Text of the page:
For the moment I'm putting the rope swing on hold. I don't intend to shelf the mechanic, because it has potential. But I do need to investigate a solution thoroughly to make it work properly. Between the Rope Swing and the Grapple Hook, I wanted to make the Rope Swing more prominent than the Grapple Hook. But alas, it was not meant to be like that...  

And so, the Grapple Hook came into being. Well, at least into being worked on. This mechanic also solves some design problems, like not being dependent on a certain layout to work. It can work, horizontally, vertically, diagonally, upwards or downwards. It has a lot of wiggle room and a lot of options for the player and for me as well. It also solves a level clutter problem: if you had 10 ropes in the level, that level would seem very very busy and confusing. Maybe cool, I don't know, but certainly confusing. The grapple hook, on the other hand, only needs grappling points and those blend in naturally with the environment.

Onto non-technical related stuff. Remember the bridge at the beginning of the first level? Here's a refresher:



Now, the bridge has been replaced with something more appropriate for the setting:



To be fair, it's a marketplace asset, but it does the job better as a placeholder than that blocky version. This will be the template I will build bridges in the game.

Also, some advancements in the level design department were made. Worked on the Rock Pillars level that will hopefully showcase the Grappling hook.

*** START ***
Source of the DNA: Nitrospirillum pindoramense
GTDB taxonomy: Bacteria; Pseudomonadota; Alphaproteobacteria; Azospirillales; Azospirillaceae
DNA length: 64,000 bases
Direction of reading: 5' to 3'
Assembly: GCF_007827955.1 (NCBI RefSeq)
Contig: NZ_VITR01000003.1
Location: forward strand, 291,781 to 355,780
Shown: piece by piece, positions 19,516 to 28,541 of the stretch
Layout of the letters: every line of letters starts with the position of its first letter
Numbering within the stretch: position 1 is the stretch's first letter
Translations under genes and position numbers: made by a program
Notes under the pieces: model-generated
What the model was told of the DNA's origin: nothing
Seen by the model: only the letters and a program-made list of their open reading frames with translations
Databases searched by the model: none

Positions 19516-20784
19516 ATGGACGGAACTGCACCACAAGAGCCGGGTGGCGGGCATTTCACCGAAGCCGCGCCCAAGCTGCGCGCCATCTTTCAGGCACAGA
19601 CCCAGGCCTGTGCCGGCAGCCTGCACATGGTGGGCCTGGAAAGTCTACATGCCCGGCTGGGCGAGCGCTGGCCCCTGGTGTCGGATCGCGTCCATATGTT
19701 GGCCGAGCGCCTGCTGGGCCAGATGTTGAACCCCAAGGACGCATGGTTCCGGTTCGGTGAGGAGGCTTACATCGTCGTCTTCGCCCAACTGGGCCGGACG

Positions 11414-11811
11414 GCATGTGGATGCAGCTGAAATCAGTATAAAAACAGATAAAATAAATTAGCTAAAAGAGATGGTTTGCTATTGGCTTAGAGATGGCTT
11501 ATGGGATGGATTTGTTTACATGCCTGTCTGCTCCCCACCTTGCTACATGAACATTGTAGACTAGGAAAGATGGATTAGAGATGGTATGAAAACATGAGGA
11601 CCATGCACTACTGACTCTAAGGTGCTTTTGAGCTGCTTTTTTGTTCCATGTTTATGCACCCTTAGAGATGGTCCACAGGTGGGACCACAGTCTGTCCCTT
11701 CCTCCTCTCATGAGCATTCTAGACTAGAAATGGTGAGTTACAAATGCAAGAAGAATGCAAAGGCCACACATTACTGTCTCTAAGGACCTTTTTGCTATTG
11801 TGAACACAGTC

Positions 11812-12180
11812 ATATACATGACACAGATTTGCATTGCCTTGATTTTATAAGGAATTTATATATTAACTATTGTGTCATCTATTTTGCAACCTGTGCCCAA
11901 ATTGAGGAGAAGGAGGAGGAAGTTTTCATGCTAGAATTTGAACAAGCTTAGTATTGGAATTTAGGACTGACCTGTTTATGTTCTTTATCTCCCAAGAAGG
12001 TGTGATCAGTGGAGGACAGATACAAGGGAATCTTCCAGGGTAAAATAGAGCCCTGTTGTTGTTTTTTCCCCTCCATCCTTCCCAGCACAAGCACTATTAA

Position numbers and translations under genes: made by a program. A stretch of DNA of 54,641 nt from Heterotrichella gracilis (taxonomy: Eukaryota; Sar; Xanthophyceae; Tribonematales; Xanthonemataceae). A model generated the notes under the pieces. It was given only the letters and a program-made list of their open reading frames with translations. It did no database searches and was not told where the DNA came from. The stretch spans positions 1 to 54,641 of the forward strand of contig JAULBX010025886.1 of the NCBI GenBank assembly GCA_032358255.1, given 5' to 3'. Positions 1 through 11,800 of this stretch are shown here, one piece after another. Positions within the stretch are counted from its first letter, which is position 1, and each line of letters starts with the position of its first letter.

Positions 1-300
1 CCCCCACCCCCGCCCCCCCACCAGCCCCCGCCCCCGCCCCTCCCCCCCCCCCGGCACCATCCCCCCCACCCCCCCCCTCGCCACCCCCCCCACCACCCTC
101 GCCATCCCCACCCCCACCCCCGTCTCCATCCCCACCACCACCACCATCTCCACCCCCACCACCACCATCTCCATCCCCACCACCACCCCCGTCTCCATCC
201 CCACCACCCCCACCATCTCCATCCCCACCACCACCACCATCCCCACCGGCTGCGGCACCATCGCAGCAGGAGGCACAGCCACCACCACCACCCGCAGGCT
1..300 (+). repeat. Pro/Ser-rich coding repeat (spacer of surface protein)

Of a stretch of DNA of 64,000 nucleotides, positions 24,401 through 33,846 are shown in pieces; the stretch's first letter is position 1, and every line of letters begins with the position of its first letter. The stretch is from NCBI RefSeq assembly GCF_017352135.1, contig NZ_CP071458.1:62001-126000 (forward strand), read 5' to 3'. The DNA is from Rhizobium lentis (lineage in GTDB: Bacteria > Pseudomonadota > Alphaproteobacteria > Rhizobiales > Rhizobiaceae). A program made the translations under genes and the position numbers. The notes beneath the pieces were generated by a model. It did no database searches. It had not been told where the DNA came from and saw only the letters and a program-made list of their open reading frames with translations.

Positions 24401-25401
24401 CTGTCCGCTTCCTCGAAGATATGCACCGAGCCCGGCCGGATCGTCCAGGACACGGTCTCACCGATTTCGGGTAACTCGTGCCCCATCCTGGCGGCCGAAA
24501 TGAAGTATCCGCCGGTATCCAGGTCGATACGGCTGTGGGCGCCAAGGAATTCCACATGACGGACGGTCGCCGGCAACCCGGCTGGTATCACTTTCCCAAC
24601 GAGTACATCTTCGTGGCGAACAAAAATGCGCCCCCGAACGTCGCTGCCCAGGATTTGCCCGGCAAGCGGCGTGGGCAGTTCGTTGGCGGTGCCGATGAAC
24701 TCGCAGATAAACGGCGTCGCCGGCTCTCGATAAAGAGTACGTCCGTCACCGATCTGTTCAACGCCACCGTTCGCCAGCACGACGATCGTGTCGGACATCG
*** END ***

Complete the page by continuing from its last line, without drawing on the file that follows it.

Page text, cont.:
I don't know if you can see it, but in one of the screenshots, you can see the UI widgets for the grappling hook points. Let me zoom in.



OK, so that's it for today. This day was much more productive than yesterday...well at least less hassle-y. See ya in the next post. Bye.

  
« Last Edit: September 28, 2021, 04:52:04 PM by baftis » Logged
JobLeonard
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« Reply #56 on: September 29, 2021, 12:55:13 AM »

Glad to hear it's been more productive. So is the grappling hook going to replace the rope swinging altogether? That's one (totally legitimate) way of solving that problem Smiley
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baftis
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« Reply #57 on: September 29, 2021, 02:05:20 AM »

Hey, Leonard.

In short, no.

The plan was to have the Rope Swing present in multiple levels (more than 3) and the Grapple Hook present in only one or two levels tops.

But now, the Grappling Hook being present more prominently than the Rope Swing is a significantly better idea. So the grapple hook is not replacing the rope swing altogether, they just trade places in how often they show up during gameplay.